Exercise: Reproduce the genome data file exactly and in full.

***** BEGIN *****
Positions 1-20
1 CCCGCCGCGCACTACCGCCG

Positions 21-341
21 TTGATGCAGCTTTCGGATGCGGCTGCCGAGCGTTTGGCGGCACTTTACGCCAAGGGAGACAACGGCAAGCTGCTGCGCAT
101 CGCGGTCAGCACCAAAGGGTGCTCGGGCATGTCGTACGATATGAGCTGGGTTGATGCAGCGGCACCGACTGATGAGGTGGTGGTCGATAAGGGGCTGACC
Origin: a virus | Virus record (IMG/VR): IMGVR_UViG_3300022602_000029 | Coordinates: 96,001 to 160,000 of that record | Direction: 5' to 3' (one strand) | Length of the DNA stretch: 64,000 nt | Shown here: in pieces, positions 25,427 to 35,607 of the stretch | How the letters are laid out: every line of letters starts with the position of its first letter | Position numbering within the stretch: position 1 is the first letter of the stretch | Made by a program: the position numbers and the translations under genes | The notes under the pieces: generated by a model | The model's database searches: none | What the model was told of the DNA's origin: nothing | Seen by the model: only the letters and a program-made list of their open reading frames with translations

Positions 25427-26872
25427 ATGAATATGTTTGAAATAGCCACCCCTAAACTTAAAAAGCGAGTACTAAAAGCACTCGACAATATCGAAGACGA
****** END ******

Positions 1-20
1 CCCGCCGCGCACTACCGCCG

Positions 21-341
21 TTGATGCAGCTTTCGGATGCGGCTGCCGAGCGTTTGGCGGCACTTTACGCCAAGGGAGACAACGGCAAGCTGCTGCGCAT
101 CGCGGTCAGCACCAAAGGGTGCTCGGGCATGTCGTACGATATGAGCTGGGTTGATGCAGCGGCACCGACTGATGAGGTGGTGGTCGATAAGGGGCTGACC
Origin: a virus | Virus record (IMG/VR): IMGVR_UViG_3300022602_000029 | Coordinates: 96,001 to 160,000 of that record | Direction: 5' to 3' (one strand) | Length of the DNA stretch: 64,000 nt | Shown here: in pieces, positions 25,427 to 35,607 of the stretch | How the letters are laid out: every line of letters starts with the position of its first letter | Position numbering within the stretch: position 1 is the first letter of the stretch | Made by a program: the position numbers and the translations under genes | The notes under the pieces: generated by a model | The model's database searches: none | What the model was told of the DNA's origin: nothing | Seen by the model: only the letters and a program-made list of their open reading frames with translations

Positions 25427-26872
25427 ATGAATATGTTTGAAATAGCCACCCCTAAACTTAAAAAGCGAGTACTAAAAGCACTCGACAATATCGAAGACGA